Sunday, June 13, 2010

Whom Do You Serve

In a recent Skype conversation with a scouter friend of mine, from Australia, the conversation turned to a topic on "whom do you serve?"
An interesting question that was posed to me and there are several answers that are available and in no particular order:
  1. I serve the scouting program
  2. I serve myself
  3. I serve my Commissioner
  4. I serve my Council
  5. I serve my scouts
  6. I serve my unit
  7. I serve my God
There really isn't a correct answer that will apply to all leaders;I  but for me, my service, as a former Commissioner and adult leader, was and is always to serve the scouts.
The ability to provide a quality program for all scouts is the pinnacle of what I try to do.
Sometimes my goals and standards that I hold may be contrary to the Council, the Commissioner's staff, and my unit.
 I have seen leaders that have been in the program that seek nothing but credit for what they do (whether it is earned or not) and others that go about their business under the radar- without recognition or fanfare.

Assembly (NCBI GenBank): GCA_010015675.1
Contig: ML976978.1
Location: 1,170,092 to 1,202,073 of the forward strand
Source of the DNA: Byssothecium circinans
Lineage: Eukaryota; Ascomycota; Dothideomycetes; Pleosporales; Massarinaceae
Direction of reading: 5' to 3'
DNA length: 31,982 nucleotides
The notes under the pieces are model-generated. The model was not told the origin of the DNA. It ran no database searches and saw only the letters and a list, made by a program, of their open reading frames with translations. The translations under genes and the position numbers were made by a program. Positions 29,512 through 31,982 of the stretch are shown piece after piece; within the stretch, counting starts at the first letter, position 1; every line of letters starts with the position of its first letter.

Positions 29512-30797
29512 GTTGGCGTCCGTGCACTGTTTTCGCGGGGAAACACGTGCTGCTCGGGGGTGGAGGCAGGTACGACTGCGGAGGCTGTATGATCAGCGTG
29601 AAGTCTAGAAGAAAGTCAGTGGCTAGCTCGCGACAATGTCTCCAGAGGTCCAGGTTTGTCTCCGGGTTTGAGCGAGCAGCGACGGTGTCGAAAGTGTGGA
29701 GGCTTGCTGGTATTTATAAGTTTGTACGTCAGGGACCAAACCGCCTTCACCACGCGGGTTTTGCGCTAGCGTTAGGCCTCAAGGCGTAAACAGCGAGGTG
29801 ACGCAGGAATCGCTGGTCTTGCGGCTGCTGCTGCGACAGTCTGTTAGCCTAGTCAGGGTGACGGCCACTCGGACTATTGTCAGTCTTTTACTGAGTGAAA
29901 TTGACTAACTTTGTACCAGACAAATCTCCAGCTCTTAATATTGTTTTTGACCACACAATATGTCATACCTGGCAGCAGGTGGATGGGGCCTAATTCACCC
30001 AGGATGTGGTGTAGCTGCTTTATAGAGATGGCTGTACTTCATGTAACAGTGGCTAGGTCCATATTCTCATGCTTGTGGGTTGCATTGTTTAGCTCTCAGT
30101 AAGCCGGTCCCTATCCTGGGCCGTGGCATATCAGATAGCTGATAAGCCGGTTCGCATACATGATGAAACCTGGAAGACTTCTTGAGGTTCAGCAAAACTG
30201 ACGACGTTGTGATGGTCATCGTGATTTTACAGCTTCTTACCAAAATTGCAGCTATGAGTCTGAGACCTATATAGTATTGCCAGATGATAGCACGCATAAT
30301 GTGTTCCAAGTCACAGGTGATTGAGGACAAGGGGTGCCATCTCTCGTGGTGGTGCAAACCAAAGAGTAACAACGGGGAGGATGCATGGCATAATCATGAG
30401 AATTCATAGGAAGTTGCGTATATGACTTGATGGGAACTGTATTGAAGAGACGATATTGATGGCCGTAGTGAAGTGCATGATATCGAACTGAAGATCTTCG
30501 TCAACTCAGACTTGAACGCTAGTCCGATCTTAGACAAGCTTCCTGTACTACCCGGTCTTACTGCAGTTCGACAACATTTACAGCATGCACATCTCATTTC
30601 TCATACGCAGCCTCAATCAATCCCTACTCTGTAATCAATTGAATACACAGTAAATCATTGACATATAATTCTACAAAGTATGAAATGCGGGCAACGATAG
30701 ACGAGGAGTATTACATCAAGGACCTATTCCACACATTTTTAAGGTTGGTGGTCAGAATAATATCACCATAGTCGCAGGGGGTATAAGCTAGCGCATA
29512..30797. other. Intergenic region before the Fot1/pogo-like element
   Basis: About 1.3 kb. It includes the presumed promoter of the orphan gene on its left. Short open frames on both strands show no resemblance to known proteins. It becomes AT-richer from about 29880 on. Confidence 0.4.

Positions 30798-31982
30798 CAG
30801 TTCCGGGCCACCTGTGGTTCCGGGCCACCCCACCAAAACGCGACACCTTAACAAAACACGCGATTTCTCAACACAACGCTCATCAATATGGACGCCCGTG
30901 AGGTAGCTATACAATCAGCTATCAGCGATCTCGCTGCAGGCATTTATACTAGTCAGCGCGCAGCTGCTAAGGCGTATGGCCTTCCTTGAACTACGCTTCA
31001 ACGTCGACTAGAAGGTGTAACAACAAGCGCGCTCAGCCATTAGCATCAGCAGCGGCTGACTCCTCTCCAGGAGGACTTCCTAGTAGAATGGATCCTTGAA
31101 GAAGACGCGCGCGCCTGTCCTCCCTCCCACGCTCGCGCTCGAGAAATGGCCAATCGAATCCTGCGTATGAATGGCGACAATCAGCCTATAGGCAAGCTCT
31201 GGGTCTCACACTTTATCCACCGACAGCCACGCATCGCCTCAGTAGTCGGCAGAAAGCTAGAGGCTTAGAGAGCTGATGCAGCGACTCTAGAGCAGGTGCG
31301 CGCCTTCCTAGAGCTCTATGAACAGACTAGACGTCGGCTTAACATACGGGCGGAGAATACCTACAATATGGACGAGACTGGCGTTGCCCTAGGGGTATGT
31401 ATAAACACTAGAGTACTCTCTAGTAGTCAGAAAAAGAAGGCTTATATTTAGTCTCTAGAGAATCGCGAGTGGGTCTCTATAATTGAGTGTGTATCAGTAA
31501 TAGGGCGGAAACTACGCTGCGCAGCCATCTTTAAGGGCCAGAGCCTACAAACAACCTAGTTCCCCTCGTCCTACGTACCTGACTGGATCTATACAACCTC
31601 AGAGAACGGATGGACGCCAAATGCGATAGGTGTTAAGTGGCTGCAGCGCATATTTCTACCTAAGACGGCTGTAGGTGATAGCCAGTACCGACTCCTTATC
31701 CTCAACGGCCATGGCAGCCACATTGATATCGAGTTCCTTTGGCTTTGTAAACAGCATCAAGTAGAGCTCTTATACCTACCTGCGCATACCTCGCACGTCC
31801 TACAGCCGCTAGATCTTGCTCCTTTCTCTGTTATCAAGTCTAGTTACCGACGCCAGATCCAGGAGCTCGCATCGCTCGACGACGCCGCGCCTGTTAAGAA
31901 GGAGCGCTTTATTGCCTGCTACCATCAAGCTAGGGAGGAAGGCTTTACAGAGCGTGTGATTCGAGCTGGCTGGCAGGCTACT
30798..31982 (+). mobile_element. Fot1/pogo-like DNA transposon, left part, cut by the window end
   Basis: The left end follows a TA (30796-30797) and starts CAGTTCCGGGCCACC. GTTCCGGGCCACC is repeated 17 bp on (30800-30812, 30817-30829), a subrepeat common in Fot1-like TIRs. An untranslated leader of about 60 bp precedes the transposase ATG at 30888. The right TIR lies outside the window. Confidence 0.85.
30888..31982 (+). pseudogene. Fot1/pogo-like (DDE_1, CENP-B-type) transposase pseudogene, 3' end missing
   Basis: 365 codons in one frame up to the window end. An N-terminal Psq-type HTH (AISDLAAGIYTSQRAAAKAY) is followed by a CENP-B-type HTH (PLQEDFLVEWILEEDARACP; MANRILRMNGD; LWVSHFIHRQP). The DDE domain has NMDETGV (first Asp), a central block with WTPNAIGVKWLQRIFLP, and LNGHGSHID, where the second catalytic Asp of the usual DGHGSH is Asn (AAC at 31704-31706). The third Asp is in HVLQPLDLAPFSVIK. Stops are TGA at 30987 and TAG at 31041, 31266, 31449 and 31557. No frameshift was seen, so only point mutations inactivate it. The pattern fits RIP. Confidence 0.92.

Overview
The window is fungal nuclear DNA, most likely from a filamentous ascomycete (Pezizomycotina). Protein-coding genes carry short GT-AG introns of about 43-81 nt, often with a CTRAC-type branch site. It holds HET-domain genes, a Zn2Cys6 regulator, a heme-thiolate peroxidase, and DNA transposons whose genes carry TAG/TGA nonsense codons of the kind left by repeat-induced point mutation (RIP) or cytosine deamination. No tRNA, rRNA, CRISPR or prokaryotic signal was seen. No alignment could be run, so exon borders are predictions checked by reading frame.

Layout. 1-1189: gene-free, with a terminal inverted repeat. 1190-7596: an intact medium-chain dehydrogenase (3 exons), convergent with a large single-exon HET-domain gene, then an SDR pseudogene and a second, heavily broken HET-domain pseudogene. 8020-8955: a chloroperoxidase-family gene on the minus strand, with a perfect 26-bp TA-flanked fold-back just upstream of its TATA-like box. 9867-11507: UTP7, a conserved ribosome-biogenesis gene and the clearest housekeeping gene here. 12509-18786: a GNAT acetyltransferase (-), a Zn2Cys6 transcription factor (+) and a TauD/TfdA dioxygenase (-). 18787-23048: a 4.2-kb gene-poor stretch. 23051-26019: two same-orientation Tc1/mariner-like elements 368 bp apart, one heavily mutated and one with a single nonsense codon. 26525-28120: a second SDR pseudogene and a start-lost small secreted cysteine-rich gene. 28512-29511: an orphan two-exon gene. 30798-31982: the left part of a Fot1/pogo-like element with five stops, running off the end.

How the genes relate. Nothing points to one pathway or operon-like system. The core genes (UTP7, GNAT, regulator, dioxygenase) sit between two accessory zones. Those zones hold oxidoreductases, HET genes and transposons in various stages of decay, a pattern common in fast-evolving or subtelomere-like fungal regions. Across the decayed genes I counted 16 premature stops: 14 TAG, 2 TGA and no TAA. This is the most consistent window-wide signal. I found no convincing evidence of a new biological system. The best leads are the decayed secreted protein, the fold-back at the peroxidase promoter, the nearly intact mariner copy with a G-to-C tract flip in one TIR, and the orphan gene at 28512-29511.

I have seen leaders attend training seminars that sit outside the classrooms, in the hallways, only to be one of the first people to be in line for the accolades at the end of the training session.
I have seen others be the first in line and the last to leave when it comes to all scouting activities.
I have heard leaders state things like,"I will nominate you for ...if you nominate me for the same."
Every award and every recognition that I have upon my uniform and that hangs on my wall has been earned through blood, sweat, and yes, even tears. I worked hard for these awards and treasure them.
Contrary to some opinions, most of these awards came by accident as I did not purposely go out to earn them.
 I serve my fellow scouts so that they can and will have a quality program and a legacy to pass on to all future scouts when I am long dead and gone.
To serve myself is to serve my scouts (locally and internationally).
Recently, I was able to participate in Wood badge training in another country and see how the philosophy is different and I found that to serve the scouts does supersede anything else connected with the program.
Leaders have failed the training when their vision becomes clouded by their personal egos.
So as for me, I serve the scouts.
Whom do you serve?

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